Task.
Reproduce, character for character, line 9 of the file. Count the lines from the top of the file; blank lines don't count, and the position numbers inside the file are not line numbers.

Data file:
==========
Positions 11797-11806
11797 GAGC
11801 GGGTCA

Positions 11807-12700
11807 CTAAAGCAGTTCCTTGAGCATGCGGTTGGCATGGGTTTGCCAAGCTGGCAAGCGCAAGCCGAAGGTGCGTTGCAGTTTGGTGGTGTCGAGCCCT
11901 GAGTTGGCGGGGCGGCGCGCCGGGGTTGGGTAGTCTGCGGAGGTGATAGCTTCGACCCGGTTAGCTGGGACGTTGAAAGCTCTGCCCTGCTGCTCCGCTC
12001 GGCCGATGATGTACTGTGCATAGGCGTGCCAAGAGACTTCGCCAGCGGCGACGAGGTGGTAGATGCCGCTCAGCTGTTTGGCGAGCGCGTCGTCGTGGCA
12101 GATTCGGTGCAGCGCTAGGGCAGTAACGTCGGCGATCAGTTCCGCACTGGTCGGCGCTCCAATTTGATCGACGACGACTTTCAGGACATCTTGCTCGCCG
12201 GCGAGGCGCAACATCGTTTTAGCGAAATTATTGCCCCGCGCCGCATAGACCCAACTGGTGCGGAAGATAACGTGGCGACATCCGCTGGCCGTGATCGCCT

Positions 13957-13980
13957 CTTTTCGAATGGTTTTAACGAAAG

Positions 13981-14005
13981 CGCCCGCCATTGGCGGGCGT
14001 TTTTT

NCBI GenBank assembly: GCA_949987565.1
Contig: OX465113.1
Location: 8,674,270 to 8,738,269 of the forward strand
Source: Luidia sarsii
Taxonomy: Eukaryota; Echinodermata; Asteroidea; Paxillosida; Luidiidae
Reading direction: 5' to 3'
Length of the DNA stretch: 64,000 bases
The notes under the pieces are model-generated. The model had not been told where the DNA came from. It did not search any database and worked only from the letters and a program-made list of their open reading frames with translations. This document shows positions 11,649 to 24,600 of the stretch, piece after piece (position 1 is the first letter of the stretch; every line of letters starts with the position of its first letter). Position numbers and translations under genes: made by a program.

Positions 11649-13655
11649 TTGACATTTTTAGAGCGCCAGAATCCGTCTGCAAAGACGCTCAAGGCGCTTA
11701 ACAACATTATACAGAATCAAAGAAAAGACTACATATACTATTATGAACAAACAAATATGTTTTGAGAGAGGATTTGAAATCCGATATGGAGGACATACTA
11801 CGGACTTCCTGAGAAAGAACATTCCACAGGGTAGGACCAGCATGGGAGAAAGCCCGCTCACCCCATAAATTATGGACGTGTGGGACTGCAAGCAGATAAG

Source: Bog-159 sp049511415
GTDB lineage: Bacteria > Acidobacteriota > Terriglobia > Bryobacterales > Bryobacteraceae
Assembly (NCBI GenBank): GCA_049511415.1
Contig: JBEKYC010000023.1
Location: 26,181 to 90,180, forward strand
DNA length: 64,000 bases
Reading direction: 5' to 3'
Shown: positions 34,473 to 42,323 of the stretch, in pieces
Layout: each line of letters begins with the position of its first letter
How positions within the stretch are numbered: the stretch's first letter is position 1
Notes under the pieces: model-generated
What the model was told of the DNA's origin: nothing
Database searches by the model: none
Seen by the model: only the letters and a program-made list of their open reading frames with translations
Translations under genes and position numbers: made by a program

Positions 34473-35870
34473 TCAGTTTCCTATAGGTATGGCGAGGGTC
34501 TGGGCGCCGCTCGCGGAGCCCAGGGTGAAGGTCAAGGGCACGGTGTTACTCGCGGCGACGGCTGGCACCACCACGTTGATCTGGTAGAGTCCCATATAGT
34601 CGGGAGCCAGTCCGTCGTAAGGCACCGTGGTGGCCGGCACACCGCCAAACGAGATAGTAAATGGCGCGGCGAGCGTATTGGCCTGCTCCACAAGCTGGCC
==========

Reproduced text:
12201 GCGAGGCGCAACATCGTTTTAGCGAAATTATTGCCCCGCGCCGCATAGACCCAACTGGTGCGGAAGATAACGTGGCGACATCCGCTGGCCGTGATCGCCT